News & Events

Cosmopolis Lunch Seminar with Jess Bier (Erasmus University Rotterdam)

1 June 2017 , Department of Geography, room F4.66, 12.00 -13.00

Locating Global Value: National Statistical Infrastructures and Multinational Banks

Global finance is often characterized as a realm that supersedes the nation-state. In contrast, drawing on ethnographic fieldwork and document analysis, we show that financial statistics produce specific geographies that are both national and gobalized, and that these are intrinsically related to statistical determinations of value. So global statistics are infused with national valuation techniques of the sort that globalization was supposed to render obsolete.

Statistical infrastructures facilitate the circulation of capital that, with the rise of financialization, has become increasingly central to daily life. The Bank for International Settlements (BIS) is one of the world’s premier financial monitors, and nations are integral to their classification of multinational banks. We analyze two sets of distinctions in BIS banking statistics: first, between bank nationality and residency, and second, between domestic, international, local, foreign and/or cross-border claims.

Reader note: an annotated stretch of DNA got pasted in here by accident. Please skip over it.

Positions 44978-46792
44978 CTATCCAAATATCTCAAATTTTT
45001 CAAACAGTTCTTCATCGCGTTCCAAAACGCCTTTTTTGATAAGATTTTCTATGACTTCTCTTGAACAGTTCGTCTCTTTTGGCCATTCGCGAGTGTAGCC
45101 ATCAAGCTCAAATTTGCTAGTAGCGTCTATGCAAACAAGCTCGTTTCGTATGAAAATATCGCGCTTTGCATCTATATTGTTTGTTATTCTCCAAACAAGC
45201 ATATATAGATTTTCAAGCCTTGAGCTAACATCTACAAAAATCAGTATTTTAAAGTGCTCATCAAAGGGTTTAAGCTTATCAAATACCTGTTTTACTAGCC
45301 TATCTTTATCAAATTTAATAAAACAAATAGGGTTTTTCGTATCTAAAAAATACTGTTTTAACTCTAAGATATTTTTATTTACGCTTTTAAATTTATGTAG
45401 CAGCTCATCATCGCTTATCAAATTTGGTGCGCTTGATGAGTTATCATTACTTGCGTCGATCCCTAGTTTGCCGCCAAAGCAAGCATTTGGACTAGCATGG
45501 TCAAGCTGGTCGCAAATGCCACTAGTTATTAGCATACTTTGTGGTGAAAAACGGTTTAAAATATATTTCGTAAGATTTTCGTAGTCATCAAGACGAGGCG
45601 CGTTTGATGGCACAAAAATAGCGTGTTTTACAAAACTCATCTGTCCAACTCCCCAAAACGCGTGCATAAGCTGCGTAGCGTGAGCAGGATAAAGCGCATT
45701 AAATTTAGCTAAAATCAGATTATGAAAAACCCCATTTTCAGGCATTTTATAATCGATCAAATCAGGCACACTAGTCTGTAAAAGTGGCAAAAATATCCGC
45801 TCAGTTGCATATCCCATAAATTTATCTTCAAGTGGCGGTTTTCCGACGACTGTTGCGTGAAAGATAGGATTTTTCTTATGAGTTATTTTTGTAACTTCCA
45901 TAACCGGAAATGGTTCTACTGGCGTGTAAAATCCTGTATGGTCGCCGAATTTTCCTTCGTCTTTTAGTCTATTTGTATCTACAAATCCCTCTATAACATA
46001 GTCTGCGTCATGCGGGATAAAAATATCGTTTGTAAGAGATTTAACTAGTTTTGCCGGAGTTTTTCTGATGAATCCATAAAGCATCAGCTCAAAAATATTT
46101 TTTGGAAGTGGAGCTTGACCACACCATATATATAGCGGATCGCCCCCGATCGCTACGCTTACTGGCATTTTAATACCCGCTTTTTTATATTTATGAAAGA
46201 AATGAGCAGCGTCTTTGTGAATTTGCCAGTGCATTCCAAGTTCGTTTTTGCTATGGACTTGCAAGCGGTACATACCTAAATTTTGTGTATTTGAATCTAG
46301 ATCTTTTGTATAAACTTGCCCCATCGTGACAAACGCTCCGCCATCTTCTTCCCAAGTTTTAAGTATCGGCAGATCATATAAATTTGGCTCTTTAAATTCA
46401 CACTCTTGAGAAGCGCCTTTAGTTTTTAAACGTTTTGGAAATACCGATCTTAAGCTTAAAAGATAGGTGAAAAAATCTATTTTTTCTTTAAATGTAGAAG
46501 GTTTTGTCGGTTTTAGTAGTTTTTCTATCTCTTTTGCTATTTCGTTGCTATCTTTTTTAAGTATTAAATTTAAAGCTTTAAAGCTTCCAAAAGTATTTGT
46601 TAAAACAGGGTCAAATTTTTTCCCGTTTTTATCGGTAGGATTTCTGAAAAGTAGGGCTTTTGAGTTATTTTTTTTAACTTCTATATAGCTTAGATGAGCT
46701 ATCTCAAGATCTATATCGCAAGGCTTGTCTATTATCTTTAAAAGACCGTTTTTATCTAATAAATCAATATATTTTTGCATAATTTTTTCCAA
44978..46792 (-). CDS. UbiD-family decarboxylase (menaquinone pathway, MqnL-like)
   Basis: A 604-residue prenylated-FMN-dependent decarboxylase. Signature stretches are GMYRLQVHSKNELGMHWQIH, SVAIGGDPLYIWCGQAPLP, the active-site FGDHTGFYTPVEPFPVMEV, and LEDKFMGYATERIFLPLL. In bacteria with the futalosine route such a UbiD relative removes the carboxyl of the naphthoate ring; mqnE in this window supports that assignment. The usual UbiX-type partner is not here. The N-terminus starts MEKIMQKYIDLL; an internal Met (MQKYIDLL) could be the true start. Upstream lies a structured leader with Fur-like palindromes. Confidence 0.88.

These distinctions change depending on who observes them (Esposito 2013) and where they are reported. So, rather than a view from nowhere (Haraway 1988) or a deterritorialized space of flows (Castells 1998), BIS statistics rely upon a grounded view of capital as a substance that flows through discrete passages (P. Peters, Kloppenburg, and Wyatt 2010) or channels (Tsing 2000). The globalization that emerges can be viewed as a form of infrastructural globalism (Edwards 2006) that complexly incorporates the nation-state.


Jess Bier is an assistant professor of urban sociology at Erasmus University Rotterdam. From 2013-16, she conducted ethnographic research on global financial regulation as a postdoc with Prof. Willem Schinkel's (EUR) ERC-funded Monitoring Modernity project. She obtained her PhD in science and technology studies (Maastricht University, 2014) with Profs. Sally Wyatt (KNAW) and Bas van Heur (VUB), and her MPhil in geography (City University of New York, 2008) with Prof. Marianna Pavlovskaya (CUNY). Jess’s PhD research received the 2016 Maastricht University dissertation prize and her book Mapping Israel, Mapping Palestine: How Occupied Landscapes Shape Scientific Knowledge will be published this May (MIT Press, 2017).